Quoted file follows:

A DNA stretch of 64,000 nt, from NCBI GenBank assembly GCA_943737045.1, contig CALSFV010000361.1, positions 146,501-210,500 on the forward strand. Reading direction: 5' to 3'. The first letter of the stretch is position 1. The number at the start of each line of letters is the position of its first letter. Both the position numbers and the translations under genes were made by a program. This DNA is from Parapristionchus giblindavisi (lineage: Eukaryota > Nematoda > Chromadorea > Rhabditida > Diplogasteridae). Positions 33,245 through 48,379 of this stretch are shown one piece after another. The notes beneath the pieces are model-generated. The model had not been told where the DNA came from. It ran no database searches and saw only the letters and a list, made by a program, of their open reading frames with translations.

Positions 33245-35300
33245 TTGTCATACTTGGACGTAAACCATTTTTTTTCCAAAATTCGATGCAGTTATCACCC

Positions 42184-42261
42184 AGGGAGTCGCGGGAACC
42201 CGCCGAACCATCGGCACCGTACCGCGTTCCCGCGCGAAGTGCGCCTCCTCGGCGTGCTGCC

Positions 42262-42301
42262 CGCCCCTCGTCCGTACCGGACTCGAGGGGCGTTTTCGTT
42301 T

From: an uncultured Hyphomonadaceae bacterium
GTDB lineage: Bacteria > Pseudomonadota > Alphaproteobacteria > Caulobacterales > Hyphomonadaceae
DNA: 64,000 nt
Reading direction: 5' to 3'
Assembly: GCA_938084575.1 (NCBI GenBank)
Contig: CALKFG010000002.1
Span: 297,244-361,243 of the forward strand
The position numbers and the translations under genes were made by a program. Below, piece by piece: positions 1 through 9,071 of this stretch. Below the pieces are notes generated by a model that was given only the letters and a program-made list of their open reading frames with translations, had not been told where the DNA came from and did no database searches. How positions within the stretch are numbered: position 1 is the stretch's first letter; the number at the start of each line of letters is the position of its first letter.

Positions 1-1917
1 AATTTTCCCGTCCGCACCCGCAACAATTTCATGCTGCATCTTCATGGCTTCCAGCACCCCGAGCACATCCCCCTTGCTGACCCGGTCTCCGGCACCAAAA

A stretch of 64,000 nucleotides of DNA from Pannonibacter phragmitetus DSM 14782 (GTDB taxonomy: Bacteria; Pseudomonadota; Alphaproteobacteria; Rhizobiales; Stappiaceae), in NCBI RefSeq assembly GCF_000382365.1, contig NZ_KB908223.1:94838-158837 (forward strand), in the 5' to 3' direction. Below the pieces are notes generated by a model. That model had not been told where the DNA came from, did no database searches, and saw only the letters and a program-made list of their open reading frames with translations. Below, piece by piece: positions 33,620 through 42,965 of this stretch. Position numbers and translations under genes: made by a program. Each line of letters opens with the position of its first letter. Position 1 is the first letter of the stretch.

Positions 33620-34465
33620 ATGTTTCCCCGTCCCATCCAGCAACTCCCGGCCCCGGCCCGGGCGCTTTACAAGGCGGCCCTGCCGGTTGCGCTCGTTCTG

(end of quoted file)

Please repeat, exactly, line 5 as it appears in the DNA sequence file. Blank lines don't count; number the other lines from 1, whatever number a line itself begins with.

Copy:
42184 AGGGAGTCGCGGGAACC